Saturday, April 11, 2009
seascape: susan collins
the fourth early 2009 entry is from a catalogue essay for Susan Collins' new work Seascape. The work as installed has five feeds from cameras timed to accumulate one pixel every quarter of a second or so, filling the screen in roughly the time for a full tide cycle
There is a curious design feature of CCD chips. To make the orientation and structure of the crystal lattice identical to that of the underlying chip, the crystals are grown on the chip itself. This is the reason why their production is called ‘fabrication’ rather than ‘manufacture’: the scales are far, far smaller than human hands or tools. It is a game with the very fabric of the world. There is a kind of automation here, one premised on fundamental laws of nature, rather like the process of photography itself, analog or digital, which relies on the properties of light and light-sensitive materials. In a certain sense, admiring the steady build of the pixels in Seascape, you have the sense of the image being grown, as the crystal lattice was, and that the image has the orientation and structure of the world in front of it, even though the process is such that it never resembles a snapshot.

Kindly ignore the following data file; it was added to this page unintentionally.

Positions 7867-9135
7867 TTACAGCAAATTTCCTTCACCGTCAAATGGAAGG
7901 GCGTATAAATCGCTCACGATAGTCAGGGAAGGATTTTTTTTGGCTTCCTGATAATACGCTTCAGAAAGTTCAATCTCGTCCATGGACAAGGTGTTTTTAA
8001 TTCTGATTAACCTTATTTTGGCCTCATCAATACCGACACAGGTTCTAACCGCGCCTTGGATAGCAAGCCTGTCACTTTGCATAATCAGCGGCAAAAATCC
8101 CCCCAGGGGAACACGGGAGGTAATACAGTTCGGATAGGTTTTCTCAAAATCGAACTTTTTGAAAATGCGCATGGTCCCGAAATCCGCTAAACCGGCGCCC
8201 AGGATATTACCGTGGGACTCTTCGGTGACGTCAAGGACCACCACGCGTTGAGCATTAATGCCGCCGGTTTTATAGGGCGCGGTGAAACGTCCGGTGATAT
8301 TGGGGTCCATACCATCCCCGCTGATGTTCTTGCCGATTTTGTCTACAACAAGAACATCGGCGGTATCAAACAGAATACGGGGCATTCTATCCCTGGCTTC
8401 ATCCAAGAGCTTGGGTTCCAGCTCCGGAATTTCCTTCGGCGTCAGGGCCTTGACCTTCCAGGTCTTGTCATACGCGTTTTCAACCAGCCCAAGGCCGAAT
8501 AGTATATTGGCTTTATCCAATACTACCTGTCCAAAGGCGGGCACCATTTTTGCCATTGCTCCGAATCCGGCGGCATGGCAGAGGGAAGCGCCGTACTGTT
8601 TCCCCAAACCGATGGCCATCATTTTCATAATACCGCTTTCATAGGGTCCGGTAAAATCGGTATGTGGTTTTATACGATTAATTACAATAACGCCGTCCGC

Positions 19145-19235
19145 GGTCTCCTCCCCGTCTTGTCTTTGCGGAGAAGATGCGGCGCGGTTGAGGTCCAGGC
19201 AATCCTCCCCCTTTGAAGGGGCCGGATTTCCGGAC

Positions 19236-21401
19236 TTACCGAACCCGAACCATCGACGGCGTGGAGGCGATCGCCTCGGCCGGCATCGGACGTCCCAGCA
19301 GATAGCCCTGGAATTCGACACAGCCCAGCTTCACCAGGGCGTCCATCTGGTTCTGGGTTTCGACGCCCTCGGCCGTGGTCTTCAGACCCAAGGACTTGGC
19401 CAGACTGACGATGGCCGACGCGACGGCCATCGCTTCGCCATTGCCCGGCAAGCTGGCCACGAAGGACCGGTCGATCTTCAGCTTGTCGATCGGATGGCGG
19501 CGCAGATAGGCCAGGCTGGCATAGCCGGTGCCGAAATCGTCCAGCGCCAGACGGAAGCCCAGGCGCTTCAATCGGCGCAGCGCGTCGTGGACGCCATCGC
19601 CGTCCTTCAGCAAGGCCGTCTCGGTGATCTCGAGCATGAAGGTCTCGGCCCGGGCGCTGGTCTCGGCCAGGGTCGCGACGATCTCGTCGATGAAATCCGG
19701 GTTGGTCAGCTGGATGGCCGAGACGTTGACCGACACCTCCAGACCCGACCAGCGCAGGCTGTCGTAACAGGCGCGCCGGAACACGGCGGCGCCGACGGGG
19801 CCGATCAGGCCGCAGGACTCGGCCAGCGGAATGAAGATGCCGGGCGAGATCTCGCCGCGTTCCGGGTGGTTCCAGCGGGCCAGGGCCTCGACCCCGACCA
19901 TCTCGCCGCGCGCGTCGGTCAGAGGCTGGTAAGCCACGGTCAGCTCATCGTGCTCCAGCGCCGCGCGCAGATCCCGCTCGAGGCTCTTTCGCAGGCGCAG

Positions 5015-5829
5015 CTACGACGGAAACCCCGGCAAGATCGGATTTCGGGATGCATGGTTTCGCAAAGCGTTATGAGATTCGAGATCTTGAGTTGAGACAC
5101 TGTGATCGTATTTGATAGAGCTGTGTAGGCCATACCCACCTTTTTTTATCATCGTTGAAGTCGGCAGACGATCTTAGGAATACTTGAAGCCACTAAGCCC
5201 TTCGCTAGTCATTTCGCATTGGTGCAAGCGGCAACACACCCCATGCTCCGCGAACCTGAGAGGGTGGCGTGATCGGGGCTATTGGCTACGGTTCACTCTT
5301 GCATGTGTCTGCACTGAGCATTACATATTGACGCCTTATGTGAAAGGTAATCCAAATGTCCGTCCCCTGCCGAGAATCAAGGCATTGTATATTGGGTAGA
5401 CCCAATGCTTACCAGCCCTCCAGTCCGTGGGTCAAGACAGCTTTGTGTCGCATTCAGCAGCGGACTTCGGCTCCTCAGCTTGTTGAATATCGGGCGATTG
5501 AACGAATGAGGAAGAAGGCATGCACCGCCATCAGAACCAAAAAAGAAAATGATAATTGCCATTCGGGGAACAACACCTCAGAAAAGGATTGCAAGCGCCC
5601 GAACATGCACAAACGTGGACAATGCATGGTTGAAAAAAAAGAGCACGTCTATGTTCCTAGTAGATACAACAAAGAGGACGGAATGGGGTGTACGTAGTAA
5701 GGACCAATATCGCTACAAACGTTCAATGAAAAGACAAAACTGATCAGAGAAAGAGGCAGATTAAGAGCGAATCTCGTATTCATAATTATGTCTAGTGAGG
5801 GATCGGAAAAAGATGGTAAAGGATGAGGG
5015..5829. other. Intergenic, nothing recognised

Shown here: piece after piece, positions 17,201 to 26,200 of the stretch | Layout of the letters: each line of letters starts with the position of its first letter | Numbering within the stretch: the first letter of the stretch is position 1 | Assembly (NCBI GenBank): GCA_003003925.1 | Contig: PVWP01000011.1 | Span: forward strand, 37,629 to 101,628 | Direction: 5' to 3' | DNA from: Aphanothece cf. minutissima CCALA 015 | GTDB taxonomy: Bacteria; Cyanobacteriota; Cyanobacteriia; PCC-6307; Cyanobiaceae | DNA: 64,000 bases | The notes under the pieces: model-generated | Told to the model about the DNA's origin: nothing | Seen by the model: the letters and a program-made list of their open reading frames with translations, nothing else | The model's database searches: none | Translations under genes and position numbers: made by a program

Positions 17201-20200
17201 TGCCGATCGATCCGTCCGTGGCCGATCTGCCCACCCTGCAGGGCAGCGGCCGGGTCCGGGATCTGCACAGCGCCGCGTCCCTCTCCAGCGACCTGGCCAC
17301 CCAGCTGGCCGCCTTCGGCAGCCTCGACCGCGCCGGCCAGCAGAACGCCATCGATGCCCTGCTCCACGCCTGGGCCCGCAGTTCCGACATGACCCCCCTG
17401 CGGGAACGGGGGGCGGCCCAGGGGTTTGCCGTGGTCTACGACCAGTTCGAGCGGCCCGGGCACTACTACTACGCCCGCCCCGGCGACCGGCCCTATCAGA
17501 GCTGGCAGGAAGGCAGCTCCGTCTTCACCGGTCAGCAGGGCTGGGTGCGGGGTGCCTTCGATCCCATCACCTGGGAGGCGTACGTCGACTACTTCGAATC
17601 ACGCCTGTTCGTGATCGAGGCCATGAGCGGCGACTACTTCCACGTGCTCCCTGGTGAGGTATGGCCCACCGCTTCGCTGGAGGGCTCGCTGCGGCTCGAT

For those two or three seconds that are required to make a little row of eight or nine pixels that stand out because of their pallor or their darkness, there was perhaps a brief spell of sunlight or thick cloud or rain. The oddity is that the assembled image should have such a large-scale resemblance to a familiar snapshot of any moment of waves rippling. The sea, like many crystals, has a certain long-range order to it, a self-similarity over time, a kind of symmetry across the tidal cycle. It is that self-similarity, that symmetry, that is captured in these images. A strange mathematical gathering of the sea, a restless formulation, unsettled settling into order of the orderless; a sedimentation, a crystallisation.